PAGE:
Like many Australians, my background is multicultural. Born in Britain of a New Zealand naval father from Hawkes Bay and a sixth-generation Aussie mother from the Riverina.
You might think my twin heritage is much the same but increasingly it’s not. One of the most striking differences across the Tasman is the recent change in the naming of things: places, streets, buildings, country.
In 1982, I spent a year attending Auckland University, travelling the two islands and working with some of the finest architects anywhere. It was a period in which Maori culture, and architects, were becoming more prominent.
Futuna Chapel of 1958-61, by the enigmatic John Scott, was a complete revelation, (see www.johnscott.net.nz and a recent book on his work).
I made friends with Rewi Thompson, a recent graduate making his way under the tutelage of David Mitchell, New Zealand's greatest architect-teacher. I learned a little of Maori culture, the various traditions of Maori building, the marae and the whare rūnanga (meeting house) with its whakairo (carving), and a very few words of ‘te reo Maori’. Starting with Kia Ora to Aotearoa, sometimes translated to hello to Kiwi.
I was a frequent ‘Pakeha’ visitor over the next 30 years, not noticing how much the Maori language was being integrated into everyday life until three events pulled me up short.
The first was obvious: the NZ National Anthem is a dirge called God Defend New Zealand, but it sounds far better when it is sung in Maori. Going to Eden Park ten years ago to see the All Blacks thrash the Wallabies (predictably) I was struck by how moving it is in Maori, but moreover how everyone knows and belts out the words, at least of the first verse but not the second which is in English.
Not as moving as a Haka, but then what is? As the token Aussie I was supposedly comforted by being told that their Polynesians had outplayed our Polynesians.
The second occurred in 2013 when I was researching some retirement living projects in Auckland for Lendlease. Visiting them, and the local Council, I was surprised to find that every locality, street, park, government department, even the council chambers where we lodged our application, were now labelled in two languages, English and Maori.
This is now the case throughout the entire country, aided by having one Maori language, although there are local variations. Every single public label in English has been taken down and replaced in bilingual. One expects to see it in Switzerland, in Montreal, in Ireland, but I was astonished to see it in New Zealand, once called the land of ‘the wrong white crowd’.
The third event was at the Venice Architecture Biennale in June 2014, the first time the Kiwis mounted an exhibition. Unlike Australia, they have no permanent pavilion, so they hired a palazzo near San Marco and on the ground floor a team of 10 installed a simple but beautifully elegant exhibition called ‘Last, Loneliest, Loveliest’ (after a Rudyard Kipling poem).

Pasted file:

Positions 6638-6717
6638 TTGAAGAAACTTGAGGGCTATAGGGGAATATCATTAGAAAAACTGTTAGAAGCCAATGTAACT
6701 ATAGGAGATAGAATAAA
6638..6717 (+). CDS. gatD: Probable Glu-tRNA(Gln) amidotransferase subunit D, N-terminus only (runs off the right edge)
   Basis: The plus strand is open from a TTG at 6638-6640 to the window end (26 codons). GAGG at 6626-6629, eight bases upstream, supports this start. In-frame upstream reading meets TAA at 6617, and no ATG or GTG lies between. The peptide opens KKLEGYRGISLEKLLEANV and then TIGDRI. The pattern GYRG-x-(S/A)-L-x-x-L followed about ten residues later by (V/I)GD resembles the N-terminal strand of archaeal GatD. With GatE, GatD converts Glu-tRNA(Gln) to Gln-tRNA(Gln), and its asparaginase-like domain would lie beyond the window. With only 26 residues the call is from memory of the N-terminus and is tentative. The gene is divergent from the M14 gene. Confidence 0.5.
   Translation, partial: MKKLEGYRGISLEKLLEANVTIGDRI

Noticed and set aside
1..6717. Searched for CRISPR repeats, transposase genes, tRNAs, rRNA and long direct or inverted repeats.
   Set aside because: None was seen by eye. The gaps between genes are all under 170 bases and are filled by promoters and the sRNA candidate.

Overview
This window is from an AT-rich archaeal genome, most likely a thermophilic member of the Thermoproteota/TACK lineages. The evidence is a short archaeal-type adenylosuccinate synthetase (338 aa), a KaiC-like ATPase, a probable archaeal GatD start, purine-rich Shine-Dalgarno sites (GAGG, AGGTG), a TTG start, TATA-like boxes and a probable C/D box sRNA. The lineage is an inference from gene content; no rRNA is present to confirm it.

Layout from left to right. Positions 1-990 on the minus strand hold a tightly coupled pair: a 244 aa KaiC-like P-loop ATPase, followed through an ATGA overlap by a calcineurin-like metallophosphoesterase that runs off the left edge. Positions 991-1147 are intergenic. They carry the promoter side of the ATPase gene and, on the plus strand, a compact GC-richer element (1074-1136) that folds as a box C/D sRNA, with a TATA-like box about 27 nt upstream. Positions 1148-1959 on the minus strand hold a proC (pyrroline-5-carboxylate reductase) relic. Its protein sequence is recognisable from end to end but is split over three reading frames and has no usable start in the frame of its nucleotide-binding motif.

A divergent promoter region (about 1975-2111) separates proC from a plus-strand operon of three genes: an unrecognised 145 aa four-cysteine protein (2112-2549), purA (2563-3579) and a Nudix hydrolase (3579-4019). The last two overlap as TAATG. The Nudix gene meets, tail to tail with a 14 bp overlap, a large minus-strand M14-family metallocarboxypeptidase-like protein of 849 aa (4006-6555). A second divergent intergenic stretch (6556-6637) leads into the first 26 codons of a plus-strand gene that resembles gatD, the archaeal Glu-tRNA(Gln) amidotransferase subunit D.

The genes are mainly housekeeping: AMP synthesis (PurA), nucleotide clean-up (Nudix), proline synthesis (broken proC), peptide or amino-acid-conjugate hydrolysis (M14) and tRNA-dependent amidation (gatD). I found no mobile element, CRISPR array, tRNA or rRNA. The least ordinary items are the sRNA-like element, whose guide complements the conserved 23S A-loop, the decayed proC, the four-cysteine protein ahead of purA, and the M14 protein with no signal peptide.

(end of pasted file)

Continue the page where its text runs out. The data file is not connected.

I was invited to attend the opening reception held upstairs. The exhibition was the brainchild of the afore-mentioned David Mitchell, assisted by many of the friends that I'd made 30 years earlier. A Maori elder spoke first, similar to Australia’s ‘welcome to country’, followed by presentations in English by the curators and the commissioner Tony Van Raat.
It then took an unexpected turn: without seemingly any sign, the entire group broke into song in Maori. Here I was, standing amongst people who many years ago spoke only English, singing fluently in Maori, and in beautiful voice at the top of their lungs.
It was then followed by a second song, so it's not a one trick pony.
At this point I had tears in my eyes, it was delightful, but I realised that the New Zealand I thought I knew, the Pakeha nation, had made sublte but substantial strides towards reconciliation with the its first nation. Brought about by adopting Maori language, its words, its songs, and in part its culture, into everyday life.
This is one of the most radical transformations that have taken place in a Western democracy. And it all started with the naming of things. It's something that we could well follow in Australia: find indigenous words for every item, rename them, and learn some local language. It needs a kick along so the coming indigenous ‘Voice to Parliament’ can be spoken in our indigenous languages.
Tone Wheeler is principal architect at Environa Studio, Adjunct Professor at UNSW and is President of the Australian Architecture Association. The views expressed here are solely those of the author and are not held or endorsed by A+D, the AAA or UNSW. Comments can be posted here or addressed to [email protected]